Savitri Devi was a philosopher, a religious thinker, and a tireless polemicist and activist for the causes of animal rights, European pagan revivalism, Hindu Nationalism, German National Socialism, and — after the Second World War — pan-European racial nationalism. She also sought to found a religion, Esoteric Hiterlism, fusing National Socialism with the Traditionalism of René Guénon and Julius Evola. All told, she was one of the most extraordinary personalities of the 20th century.
She was born Maximine Portaz born in Lyons, France on September 30, 1905. Her mother, Julia Nash was English, descending from Viking stock. (She claimed that the name Nash is derived from Ash, as in the World Ash Tree.) Her father, Maxim Portaz, was three fourths Italian from Savoy, one fourth Greek. Because of her mixed-European heritage, she identified herself simply as “European.” She also described herself as a “nationalist of all nations,” what Frank Salter called “universal nationalism.”
For an account of her life and work, read R. G. Fowler’s tribute to Savitri Devi on her 100th birthday: “Woman Against Time: Remembering Savitri Devi’s 100th Birthday .” German translation here , French translation here , Norwegian translation here .
Savitri Devi died on October 22, 1982 in Sible Hedingham, Essex, England at the home of her friend Muriel Gantry. For a sad account of her passing, see Muriel Gantry’s “The Last Days of Savitri Devi ,” selected from her correspondence by R. G. Fowler.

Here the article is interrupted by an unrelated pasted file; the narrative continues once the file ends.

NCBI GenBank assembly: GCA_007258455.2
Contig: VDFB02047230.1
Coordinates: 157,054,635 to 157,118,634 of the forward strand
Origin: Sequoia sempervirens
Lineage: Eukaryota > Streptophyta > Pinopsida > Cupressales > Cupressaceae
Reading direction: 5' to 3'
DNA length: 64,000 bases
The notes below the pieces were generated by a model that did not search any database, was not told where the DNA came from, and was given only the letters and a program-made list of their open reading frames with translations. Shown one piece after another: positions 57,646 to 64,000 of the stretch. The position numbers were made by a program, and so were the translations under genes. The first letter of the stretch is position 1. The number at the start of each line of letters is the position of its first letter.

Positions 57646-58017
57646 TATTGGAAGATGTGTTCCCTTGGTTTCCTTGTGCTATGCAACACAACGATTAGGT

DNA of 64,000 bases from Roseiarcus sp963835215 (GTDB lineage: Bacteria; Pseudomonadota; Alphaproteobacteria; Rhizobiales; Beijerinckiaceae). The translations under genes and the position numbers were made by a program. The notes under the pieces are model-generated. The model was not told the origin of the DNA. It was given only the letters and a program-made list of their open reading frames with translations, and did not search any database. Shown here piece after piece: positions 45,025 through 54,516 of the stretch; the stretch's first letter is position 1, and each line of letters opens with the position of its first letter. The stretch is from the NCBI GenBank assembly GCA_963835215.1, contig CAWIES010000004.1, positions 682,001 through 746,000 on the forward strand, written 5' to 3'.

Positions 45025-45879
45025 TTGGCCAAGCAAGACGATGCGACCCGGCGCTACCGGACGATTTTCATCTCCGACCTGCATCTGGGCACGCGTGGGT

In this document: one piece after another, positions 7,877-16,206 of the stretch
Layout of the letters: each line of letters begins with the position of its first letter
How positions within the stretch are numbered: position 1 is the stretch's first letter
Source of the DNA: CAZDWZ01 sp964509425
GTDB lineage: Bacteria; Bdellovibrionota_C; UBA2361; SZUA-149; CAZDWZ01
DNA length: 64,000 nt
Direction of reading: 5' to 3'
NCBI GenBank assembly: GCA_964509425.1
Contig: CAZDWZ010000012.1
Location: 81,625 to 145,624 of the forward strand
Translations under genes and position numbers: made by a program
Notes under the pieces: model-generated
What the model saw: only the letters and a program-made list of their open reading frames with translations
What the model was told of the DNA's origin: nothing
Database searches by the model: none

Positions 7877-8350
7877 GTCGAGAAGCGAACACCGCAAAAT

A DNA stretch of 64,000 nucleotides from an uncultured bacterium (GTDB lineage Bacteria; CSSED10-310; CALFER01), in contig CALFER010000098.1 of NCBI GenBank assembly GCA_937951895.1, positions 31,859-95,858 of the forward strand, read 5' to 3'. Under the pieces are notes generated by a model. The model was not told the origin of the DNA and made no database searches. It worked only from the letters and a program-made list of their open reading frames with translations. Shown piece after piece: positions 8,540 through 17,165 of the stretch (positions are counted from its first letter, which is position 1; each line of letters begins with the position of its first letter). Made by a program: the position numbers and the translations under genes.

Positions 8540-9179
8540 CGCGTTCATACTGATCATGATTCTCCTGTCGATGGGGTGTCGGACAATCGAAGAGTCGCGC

For more information on Savitri Devi’s life, work, and influence see R. G. Fowler’s website The Savitri Devi Archive .
Four of Savitri Devi’s books are currently in print in English and available for purchase here . For an ideal introduction to Savitri Devi’s life and work, see And Time Rolls On: The Savitri Devi Interviews . For her views on animal rights, vegetarianism, and Deep Ecology, see her manifesto Impeachment of Man . For accounts of her clandestine propaganda activities in Occupied Germany see Gold in the Furnace: Experiences in Occupied Germany . On her subsequent arrest, trial, and imprisonment, see Defiance: The Prison Memoirs of Savitri Devi . (Also check out Alex Kurtagi?’s reviews of Gold in the Furnace here and Defiance here .)
For information on forthcoming volumes by Savitri Devi, including the long-awaited republication of the complete and unabridged edition of The Lightning and the Sun, see The Savitri Devi Archive News  page.